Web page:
"We were seduced, we were lured, we were hooked, and then, when we became captive audiences, we were manipulated to see what other people - people with vested interests and evil motives of power and domination - wanted us to see."
For all the recent hand-wringing in the United States over Facebook’s monopolistic power, the mega-platform’s grip on the Philippines is something else entirely. Thanks to a social media–hungry populace and heavy subsidies that keep Facebook free to use on mobile phones, Facebook has completely saturated the country. And because using other data, like accessing a news website via a mobile web browser, is precious and expensive, for most Filipinos the only way online is through Facebook. The platform is a leading provider of news and information, and it was a key engine behind the wave of populist anger that carried Duterte all the way to the presidency.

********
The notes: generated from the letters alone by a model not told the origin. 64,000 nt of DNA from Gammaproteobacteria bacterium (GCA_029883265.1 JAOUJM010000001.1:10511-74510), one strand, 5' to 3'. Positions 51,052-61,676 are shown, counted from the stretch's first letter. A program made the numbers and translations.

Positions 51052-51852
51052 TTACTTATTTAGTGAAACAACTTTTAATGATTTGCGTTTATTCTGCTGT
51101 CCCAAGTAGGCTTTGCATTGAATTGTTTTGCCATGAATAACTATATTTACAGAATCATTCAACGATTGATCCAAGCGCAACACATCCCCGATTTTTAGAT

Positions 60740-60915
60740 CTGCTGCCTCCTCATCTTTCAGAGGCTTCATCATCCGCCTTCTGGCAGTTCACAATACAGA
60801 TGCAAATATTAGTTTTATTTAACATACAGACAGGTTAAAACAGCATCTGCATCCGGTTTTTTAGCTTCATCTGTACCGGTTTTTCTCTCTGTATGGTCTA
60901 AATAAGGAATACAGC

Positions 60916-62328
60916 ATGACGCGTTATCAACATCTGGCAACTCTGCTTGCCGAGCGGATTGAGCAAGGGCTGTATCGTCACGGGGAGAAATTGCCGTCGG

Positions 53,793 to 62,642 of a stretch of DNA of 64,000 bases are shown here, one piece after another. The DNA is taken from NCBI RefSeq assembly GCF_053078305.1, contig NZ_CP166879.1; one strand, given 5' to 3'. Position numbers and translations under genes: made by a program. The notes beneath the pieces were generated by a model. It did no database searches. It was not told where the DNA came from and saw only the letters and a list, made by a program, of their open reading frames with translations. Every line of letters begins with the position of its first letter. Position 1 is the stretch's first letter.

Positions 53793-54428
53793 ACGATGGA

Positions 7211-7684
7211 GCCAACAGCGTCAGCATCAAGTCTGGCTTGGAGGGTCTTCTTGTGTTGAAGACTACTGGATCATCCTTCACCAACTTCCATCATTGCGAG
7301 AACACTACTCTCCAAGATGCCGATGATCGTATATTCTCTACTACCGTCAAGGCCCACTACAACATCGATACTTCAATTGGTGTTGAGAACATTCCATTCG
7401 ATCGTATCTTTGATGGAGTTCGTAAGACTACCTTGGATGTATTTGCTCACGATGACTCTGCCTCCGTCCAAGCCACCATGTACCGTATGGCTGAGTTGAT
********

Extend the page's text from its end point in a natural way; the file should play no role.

Facebook told BuzzFeed News the images violated its policies and were removed. The company also noted that it eventually prevented links to bogus reports about de Lima from being shared on its platform — but only after de Lima had been arrested.
Yet it is the photos, more than the links to fake news, that show what Facebook and the Philippines are up against. Unlike the fake news scandals in the US, which often sought to drive readers to third-party sites, misinformation campaigns in the Philippines live largely on Facebook itself. It is images, Facebook Live videos, and posts written directly on the platform; a never-ending meme-driven propaganda campaign that’s easier to share and harder to police.